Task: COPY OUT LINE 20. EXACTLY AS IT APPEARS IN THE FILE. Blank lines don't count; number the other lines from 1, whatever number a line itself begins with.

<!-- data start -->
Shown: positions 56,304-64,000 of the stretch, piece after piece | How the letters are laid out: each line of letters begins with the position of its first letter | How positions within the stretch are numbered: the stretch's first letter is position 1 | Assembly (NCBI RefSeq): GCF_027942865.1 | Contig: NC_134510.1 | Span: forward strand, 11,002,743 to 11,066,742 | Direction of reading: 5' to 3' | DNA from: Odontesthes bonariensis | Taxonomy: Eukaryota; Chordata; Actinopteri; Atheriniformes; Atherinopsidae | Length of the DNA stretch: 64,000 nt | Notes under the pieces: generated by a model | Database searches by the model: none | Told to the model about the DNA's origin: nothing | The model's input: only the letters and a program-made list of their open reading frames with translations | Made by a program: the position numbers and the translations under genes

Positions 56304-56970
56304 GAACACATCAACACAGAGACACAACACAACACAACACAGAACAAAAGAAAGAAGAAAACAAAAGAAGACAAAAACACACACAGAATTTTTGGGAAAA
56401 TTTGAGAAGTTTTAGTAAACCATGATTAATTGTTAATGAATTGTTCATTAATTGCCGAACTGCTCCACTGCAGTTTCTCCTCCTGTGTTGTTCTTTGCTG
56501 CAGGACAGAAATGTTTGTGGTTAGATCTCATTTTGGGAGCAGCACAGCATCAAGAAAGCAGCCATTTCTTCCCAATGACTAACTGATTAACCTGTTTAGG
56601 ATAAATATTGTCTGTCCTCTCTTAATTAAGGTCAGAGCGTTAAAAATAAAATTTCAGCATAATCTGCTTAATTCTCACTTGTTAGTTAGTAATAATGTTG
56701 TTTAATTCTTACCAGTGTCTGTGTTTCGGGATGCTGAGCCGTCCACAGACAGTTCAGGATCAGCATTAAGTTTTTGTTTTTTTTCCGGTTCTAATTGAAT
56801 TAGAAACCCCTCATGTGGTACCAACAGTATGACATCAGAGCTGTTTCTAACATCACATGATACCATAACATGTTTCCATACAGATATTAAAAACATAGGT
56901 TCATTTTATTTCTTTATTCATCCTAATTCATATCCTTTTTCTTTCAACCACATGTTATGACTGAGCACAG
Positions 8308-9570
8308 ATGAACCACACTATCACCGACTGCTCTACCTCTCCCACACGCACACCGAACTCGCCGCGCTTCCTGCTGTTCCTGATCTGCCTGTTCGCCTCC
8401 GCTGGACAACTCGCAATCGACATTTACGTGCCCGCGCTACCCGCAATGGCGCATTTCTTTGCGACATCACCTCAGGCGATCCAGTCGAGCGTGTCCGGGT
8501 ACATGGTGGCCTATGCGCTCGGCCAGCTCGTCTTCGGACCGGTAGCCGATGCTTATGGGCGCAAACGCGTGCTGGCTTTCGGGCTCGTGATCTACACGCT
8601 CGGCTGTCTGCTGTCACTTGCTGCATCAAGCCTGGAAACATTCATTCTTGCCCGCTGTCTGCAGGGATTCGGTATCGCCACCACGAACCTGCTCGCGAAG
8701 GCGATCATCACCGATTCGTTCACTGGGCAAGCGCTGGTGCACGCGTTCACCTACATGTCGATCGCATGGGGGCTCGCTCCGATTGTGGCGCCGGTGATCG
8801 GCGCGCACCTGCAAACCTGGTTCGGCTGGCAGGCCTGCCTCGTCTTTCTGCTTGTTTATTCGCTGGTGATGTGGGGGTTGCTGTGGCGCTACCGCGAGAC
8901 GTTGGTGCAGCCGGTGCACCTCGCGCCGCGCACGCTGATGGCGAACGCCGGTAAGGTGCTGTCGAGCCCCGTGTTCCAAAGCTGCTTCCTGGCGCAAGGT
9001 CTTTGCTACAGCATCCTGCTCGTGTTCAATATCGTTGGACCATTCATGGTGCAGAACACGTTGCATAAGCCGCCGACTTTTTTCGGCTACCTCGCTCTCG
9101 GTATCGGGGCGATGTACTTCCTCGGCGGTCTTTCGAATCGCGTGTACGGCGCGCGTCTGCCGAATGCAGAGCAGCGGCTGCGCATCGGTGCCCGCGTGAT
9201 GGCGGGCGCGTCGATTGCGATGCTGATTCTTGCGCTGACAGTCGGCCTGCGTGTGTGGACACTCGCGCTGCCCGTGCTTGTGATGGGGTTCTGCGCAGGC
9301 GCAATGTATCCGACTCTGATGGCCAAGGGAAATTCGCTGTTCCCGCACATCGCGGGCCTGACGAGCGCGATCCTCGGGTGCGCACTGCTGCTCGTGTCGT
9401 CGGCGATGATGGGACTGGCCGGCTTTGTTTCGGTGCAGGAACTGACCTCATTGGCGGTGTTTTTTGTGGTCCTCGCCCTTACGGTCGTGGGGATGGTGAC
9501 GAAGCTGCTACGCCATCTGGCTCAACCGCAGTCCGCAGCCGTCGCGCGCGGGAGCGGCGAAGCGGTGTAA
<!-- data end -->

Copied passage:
9201 GGCGGGCGCGTCGATTGCGATGCTGATTCTTGCGCTGACAGTCGGCCTGCGTGTGTGGACACTCGCGCTGCCCGTGCTTGTGATGGGGTTCTGCGCAGGC